Funding assistance requested for 49-unit apartment project | Community

An Oregon property developer has requested $876,992 in financial assistance from the Village to build a 49-unit, three-story apartment building with underground parking at 870 and 880 N. Main St., currently home to a long-time automotive business Erfurth Body Shop.

The application for tax incremental financing was submitted by Adam Coyle on Feb. 28 on behalf of Oregon Apartments, LLC.

The projected cost of the apartment building’s construction is $9,283,141.

Coyle said the financial assistance is needed to attract investors, to cover lender debt coverage requirements and to mitigate the appraisal gap. Also, preparing the land for construction will incur some additional costs including demolition, environmental remediation, upgrading utility connections and adding a fire hydrant, he said.

“We believe this is an excellent opportunity to build a gateway project at the north entry to Oregon that may encourage more development along N. Main Street,” Coyle said in his proposal. “With the current housing shortage and demand, we believe, while small, this is an excellent opportunity to serve the market needs in a location where people can walk to a grocery store and other shopping. We have also included five one-bedroom, one-bath units with a den to offer a floor plan that fits the needs of those working from home.”

The Developer anticipates commencing construction in the fall of 2022 and opening the apartments in the fall of 2023.

The building would have a community room, exercise room and small office. The project includes 45 underground parking stalls. The project also includes 44 surface parking spaces.

The apartment would have a mix of units from efficiency units to one-, two- and three- bedroom units.

The initial asking rent for an efficiency apartment is projected to be $915 per month, while beginning rent for a three-bedroom unit would be $1,545 per month.

There were some concerns raised during the March 7 meeting. Trustee Carlene Bechen asked why they would use TIF funding if the project was not going to provide affordable housing, while trustee Amanda Peterson asked if any retail units had been considered for the building.

Coyle said adding retail is something his company considered, but ultimately eliminated after two meetings with the Plan Commission. Concerns were raised about a commercial-use parking lot in front of the building decreasing the attractiveness of the property.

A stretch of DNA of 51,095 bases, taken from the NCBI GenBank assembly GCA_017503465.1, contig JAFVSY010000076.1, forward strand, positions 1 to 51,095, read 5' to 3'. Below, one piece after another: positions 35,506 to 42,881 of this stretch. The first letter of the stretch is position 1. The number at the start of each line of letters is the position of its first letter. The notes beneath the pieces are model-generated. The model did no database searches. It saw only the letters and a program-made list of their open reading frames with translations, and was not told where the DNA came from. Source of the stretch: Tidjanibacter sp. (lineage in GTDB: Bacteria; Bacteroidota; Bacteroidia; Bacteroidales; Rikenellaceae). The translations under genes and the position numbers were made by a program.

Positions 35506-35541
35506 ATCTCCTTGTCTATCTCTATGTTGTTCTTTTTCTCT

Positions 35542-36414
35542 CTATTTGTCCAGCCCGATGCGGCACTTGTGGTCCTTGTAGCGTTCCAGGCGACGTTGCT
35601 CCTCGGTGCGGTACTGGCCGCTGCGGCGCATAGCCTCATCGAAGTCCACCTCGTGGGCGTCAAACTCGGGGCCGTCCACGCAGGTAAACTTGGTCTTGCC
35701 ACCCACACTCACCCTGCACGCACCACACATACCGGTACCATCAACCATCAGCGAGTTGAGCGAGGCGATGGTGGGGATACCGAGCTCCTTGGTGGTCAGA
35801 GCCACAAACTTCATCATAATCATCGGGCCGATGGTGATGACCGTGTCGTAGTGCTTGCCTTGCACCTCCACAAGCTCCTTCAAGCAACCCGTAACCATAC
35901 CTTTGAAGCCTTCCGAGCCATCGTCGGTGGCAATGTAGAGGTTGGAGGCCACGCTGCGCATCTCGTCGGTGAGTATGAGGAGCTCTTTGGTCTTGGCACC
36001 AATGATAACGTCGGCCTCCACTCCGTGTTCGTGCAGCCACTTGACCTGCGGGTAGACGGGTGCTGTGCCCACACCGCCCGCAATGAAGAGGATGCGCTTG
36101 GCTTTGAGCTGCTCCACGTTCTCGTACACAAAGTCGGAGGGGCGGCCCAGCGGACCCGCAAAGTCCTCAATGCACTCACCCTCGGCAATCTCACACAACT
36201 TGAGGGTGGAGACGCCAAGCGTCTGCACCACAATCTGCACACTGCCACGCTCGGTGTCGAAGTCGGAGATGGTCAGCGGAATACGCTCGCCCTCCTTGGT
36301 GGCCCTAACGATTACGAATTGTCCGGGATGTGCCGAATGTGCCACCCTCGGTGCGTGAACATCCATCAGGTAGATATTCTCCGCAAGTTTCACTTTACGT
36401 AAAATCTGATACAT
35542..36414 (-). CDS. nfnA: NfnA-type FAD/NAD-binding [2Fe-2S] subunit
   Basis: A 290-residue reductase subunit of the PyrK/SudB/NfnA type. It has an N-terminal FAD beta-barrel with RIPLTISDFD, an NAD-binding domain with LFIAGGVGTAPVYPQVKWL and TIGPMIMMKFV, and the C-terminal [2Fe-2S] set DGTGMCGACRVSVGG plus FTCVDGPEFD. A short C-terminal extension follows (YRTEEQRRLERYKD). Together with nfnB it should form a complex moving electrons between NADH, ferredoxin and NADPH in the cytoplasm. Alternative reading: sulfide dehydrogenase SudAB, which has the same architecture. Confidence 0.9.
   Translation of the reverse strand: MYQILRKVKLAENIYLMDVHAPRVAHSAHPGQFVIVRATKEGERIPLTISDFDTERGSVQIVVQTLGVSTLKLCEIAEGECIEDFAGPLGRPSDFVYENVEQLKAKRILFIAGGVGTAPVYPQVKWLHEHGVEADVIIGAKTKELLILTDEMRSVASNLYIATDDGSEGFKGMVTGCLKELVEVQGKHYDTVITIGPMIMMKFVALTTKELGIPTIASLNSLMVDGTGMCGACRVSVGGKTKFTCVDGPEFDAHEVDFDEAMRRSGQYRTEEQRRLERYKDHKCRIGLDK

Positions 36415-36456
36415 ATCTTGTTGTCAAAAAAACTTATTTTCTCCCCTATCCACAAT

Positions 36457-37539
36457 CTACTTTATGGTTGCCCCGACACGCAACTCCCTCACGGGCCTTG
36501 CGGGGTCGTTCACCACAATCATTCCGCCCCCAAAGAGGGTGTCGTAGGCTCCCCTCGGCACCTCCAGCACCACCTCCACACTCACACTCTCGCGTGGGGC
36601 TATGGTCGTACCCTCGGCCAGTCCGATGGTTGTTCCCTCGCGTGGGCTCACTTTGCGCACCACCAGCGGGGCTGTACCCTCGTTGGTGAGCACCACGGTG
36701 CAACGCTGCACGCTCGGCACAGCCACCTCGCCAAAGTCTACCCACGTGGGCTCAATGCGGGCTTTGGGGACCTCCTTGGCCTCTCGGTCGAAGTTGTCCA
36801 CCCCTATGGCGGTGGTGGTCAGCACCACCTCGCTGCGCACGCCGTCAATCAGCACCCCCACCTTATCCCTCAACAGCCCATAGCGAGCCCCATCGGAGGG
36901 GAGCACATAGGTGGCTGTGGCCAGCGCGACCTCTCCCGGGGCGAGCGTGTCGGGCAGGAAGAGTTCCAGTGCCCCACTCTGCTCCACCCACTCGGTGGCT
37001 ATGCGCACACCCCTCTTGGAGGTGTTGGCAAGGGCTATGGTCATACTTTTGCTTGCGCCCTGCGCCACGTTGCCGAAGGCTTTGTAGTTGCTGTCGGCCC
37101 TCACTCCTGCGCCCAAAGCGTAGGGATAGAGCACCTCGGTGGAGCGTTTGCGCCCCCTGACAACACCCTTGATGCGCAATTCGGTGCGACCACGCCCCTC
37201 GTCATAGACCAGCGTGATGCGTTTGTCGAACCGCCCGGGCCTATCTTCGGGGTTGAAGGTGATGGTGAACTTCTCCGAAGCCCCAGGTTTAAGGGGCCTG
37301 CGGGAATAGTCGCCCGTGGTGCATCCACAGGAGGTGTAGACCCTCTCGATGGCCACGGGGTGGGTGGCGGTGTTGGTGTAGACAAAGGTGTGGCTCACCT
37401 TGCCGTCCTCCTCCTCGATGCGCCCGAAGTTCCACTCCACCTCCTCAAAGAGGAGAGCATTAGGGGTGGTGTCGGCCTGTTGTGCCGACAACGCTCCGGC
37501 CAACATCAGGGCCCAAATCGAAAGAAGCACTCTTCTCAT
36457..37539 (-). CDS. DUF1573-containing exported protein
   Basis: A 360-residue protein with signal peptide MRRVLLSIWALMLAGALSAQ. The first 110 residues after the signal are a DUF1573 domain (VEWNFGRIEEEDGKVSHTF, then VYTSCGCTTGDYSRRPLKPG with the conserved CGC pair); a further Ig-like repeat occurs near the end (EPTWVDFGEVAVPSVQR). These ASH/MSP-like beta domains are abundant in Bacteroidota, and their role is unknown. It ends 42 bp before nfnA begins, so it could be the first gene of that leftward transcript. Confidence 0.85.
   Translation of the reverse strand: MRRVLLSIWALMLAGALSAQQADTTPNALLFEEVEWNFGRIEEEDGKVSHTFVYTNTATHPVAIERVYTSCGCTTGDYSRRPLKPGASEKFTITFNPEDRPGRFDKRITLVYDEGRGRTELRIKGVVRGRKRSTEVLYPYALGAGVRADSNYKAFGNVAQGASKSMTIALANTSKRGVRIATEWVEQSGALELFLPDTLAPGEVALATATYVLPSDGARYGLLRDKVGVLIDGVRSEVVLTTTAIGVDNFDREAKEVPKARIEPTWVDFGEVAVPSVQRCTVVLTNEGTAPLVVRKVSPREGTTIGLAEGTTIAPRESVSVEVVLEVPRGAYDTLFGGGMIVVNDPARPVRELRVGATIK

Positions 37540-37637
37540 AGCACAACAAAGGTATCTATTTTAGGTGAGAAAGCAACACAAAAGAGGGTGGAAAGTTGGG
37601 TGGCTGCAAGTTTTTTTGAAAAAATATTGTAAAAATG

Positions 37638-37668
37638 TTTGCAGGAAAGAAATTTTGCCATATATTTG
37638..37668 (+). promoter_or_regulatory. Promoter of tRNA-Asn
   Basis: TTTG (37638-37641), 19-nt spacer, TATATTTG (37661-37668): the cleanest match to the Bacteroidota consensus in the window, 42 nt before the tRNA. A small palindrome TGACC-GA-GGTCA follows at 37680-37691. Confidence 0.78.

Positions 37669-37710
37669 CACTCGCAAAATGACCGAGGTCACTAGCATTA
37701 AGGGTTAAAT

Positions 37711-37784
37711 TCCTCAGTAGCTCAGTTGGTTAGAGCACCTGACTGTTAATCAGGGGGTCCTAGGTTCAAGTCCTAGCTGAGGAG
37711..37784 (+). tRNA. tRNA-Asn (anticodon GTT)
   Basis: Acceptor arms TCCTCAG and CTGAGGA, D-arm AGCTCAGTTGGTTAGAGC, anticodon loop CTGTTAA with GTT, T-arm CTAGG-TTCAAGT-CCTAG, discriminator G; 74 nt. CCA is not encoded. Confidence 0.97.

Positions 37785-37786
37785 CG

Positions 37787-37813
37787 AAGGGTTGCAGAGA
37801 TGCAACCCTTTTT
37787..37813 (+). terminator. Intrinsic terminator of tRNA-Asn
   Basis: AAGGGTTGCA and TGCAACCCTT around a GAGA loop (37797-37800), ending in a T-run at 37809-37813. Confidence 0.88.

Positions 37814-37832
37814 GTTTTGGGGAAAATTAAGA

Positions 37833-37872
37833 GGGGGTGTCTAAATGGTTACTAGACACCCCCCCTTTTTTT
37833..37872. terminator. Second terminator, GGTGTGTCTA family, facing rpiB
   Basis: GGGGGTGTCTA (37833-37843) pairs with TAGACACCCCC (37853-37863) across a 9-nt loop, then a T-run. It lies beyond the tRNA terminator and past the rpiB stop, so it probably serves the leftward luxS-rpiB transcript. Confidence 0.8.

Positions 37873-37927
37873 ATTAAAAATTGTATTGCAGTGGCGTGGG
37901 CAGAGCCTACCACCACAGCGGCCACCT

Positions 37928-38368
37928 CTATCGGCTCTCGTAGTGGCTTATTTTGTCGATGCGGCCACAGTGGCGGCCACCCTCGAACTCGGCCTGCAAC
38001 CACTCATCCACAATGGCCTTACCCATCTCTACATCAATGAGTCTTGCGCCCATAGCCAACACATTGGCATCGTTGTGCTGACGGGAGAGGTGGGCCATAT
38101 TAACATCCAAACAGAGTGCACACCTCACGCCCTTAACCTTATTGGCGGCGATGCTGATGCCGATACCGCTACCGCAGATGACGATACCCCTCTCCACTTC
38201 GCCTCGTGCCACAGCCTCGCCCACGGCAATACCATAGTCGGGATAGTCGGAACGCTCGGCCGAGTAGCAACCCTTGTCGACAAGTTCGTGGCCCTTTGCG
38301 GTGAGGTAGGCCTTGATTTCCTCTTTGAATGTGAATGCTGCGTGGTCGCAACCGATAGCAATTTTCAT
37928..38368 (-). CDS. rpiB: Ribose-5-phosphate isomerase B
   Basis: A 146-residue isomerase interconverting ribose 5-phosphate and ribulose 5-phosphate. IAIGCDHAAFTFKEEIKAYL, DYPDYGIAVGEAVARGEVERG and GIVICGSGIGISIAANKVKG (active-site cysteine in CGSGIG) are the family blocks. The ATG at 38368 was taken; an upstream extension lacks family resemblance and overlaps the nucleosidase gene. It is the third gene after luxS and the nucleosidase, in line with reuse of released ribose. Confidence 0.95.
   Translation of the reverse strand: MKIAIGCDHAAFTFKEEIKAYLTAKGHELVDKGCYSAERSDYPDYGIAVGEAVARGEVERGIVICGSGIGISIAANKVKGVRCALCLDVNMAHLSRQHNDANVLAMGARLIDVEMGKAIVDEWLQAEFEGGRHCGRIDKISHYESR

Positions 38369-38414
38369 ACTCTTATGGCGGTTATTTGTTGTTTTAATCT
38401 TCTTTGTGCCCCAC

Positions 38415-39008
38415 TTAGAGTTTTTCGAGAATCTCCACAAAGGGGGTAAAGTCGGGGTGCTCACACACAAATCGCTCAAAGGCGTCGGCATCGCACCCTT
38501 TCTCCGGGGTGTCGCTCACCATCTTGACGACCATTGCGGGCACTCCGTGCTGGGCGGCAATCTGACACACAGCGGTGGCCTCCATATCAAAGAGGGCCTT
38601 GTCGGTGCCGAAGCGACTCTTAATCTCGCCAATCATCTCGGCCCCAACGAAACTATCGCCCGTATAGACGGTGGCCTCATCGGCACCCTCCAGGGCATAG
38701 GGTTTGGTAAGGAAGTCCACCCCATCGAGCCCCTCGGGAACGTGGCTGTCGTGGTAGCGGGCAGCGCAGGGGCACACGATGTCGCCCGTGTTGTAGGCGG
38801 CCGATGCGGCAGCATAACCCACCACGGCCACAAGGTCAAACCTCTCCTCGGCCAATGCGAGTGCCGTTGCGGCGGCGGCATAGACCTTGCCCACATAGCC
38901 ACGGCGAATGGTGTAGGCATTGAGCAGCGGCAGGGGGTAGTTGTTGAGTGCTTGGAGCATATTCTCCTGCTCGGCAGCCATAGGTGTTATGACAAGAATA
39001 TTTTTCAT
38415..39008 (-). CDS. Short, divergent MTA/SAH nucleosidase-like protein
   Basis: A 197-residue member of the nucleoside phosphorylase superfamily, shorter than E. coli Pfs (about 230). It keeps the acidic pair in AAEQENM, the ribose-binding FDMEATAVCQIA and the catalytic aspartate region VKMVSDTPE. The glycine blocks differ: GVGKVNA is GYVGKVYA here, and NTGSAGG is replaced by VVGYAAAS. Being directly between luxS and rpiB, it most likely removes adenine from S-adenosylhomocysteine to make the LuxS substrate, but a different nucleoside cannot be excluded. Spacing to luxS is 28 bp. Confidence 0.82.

Director of Planning and Zoning Elise Cruz said she believes the apartments could help to spur other development projects in the neighborhood including retail.

The Planning Commission wanted to see more green space. Coyle plans to install picnic tables, fire pits and do landscaping projects because of the visibility of the property, which along with being an all-brick building – with no vinyl siding – he believes will create an attractive apartment complex.

“The project submitted is compelling in many ways, including the increase in housing units, redevelopment of an underused site that is highly visible along a main Village corridor and would significantly increase the real estate taxes generated on the property,” village administrator Martin Shanks wrote the Village Board on March 7.

The grant would be provided to the developer after the project is complete by returning the property’s real estate taxes to the developer over several years until the total amount of the proposed incentive was satisfied.

“The project would place more residents in the N. Main Street commercial area potentially providing walkable opportunities for employment and patronage of businesses,” Shanks wrote the board. “The financial request is favorable to the Village in that there is no upfront cash incentive. The request would be developer financed so that the project’s own property taxes would be repaid to the developer until the incentive is satisfied after the project is complete.”

The board voted on whether or not to send the TIF proposal to its financial consultant Ehlers, to see if it satisfies the “but for” test required for every TIF project – that the project wouldn’t happen “but for” the funding.

A vote to authorize Village staff and consultants to proceed with negotiation, financial analysis and preparation of a development agreement relating to the provision of the request failed 3-2-1. Trustees Bechen and Peterson voted no. Trustee Mike Wunsch abstained as he said he believes the project won’t pass the “but for” scrutiny.

However, after some further discussion that the “but for” analysis would be paid for by Coyle, who has signed a reimbursement agreement with the Village, Bechen moved, seconded by Peterson to reconsider the motion. The motion then carried 6-0.

A final draft TIF agreement will now come back before the Village Board for review at a later date after Ehlers has done its analysis to see if the rate of return on the project is reasonable.

In January 2020, Coyle received $464,000 in Tax Increment Financing to cover 5.4% of the total cost of the development of the $7 million, 56-unit Rosewood Avenue apartment project – which opened last year.

While that project passed Ehlers’ “but for” test, trustees raised similar concerns at that time as they have with Coyle’s latest project – including that TIF assistance would be best spent if the project had an affordable housing component.